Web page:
Major oil companies in Maryland suffered their second major defeat in a week when a federal judge here ruled yesterday that the state law banning conversion of full-service gas stations to gas-only operations is constitutional.

Edward S. Northrop, chief judge of the U.S. District Court here, said in his decision that "the overriding local interest in this case is the preservation of motorist safety on the Maryland highways.

"The state's concern is that emergency and normal automotive repair facilities will not be readily available if many more full-service stations convert to gas-only operations," Northrop added.

Lawyers and spokesmen for the Sun Oil Co. of Pennsylvania, which challenged the conversion ban, would not say whether the decision would affect gas prices. They contended, as they had in their legal arguments, that the state law restricts competition and prevents the company from offering a choice of services to consumers.

Tom Wilson, a lawyer in the state attorney general's antitrust division, defended the state law, saying: "It's true consumers do get a good deal at gas-and-go stations. But why do they (oil companies) sell gas wholesale to the full service dealers at the same price they charge retail at gas-and-go stations? There's no way in the world a dealer can sell gas in competition if he has to buy gas at 55 cents per gallon . . . when the company is retailing gas at other stations for 55 cents per gallon."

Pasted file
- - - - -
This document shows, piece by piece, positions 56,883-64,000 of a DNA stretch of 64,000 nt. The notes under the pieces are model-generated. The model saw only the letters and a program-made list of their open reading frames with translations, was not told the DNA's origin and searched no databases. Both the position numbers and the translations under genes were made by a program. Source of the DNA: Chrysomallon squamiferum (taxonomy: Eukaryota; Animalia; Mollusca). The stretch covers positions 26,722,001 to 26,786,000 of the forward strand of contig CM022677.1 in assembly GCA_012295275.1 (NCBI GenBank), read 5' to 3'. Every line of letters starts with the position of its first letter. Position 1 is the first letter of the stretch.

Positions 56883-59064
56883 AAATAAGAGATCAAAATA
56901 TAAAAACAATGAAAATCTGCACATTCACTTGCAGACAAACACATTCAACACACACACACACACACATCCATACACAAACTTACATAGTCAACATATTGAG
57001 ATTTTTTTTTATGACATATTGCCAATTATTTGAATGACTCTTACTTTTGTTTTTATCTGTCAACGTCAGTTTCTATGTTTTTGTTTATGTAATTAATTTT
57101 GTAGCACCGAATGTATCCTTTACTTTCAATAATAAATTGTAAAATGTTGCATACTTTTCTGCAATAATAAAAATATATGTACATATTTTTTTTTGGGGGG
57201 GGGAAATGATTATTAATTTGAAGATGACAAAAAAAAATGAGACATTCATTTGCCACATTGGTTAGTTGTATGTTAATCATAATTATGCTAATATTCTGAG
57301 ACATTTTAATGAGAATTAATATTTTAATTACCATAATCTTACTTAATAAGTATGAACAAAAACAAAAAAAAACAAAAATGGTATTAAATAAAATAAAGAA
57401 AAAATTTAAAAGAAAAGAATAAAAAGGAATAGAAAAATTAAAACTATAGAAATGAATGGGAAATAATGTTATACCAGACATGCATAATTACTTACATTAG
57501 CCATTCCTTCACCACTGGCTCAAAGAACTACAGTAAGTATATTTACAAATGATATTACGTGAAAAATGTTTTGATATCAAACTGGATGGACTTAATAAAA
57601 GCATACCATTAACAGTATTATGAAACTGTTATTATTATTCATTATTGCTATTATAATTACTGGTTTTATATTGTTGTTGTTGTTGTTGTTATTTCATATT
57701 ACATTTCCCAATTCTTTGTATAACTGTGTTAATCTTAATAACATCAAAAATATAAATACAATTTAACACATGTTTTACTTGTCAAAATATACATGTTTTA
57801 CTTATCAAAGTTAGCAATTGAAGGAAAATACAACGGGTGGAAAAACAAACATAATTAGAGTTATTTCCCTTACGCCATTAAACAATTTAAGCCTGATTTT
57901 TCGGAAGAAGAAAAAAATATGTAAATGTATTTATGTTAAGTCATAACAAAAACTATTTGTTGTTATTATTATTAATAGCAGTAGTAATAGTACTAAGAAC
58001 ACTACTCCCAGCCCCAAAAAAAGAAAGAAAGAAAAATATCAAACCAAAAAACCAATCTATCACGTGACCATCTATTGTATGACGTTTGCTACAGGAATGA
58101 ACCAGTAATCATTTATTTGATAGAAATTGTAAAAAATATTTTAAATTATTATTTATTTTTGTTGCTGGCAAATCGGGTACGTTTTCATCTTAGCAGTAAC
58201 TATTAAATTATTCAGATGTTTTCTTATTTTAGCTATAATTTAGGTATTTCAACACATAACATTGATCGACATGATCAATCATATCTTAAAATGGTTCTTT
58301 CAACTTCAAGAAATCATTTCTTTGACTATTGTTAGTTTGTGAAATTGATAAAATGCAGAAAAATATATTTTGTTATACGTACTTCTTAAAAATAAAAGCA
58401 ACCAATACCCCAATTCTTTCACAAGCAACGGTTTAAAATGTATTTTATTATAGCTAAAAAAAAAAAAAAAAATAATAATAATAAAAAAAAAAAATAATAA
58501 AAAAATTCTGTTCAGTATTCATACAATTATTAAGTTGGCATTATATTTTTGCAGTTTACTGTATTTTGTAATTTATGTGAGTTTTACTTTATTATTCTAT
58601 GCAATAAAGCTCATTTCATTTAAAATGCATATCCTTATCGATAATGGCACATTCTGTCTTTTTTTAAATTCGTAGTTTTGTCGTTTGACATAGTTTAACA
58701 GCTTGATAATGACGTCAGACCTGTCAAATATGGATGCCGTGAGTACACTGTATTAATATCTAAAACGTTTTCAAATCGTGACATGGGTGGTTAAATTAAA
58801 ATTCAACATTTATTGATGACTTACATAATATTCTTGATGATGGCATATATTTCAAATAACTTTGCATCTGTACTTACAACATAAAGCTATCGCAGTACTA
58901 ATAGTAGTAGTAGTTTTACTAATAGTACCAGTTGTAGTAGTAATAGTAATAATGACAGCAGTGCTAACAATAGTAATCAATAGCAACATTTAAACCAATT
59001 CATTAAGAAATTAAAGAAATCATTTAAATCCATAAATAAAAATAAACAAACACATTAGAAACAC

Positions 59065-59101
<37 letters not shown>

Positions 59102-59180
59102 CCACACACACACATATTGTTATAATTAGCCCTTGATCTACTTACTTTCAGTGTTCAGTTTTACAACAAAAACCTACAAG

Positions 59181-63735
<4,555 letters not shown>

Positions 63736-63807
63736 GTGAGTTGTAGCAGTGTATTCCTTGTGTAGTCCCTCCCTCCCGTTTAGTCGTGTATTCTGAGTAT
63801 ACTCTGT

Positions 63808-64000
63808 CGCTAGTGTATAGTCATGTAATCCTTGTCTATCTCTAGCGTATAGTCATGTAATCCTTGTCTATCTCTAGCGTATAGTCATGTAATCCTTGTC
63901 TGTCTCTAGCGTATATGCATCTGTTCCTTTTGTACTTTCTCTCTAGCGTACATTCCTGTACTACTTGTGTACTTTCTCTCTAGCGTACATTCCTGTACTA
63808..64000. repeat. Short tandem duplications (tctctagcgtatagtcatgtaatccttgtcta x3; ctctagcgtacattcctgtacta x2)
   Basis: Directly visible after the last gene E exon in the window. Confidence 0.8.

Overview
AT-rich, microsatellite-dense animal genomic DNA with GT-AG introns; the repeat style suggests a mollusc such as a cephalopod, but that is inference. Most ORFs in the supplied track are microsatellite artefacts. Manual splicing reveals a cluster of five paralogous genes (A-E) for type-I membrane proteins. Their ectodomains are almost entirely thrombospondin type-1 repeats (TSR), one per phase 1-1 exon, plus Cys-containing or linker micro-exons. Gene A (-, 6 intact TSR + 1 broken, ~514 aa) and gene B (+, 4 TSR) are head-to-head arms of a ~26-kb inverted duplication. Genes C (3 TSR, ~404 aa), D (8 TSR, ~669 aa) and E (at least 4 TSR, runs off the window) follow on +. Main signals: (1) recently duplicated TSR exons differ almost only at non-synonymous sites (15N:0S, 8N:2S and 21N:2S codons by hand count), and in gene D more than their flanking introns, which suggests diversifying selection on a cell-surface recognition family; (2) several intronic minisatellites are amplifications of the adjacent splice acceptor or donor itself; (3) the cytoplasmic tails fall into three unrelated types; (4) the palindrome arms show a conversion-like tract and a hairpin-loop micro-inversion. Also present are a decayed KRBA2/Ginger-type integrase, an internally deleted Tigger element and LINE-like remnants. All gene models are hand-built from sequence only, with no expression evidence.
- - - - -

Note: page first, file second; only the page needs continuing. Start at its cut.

Last week the U.S. Supreme Court upheld another Maryland law that prohibits operation of service stations by major oil companies and out-of-state producers and refiners.

Wilson said the major oil companies had challenged both laws because they wanted to force the full-service dealers who rent stations from them out of businesss in order to cut their real estate holdings while concentrating on selling a great deal of gasoline from their own outlets.

Wilson said the two-year conversion ban which took effect July 1, 1977, had been aimed at the dealers rather than the oil companies.

"The legislature was concerned about losing the number of full-service stations we had," Wilson said. "There's nothing that stops them [the oil companies] from going out tommorrow and building one million new stations, all gas-and-go."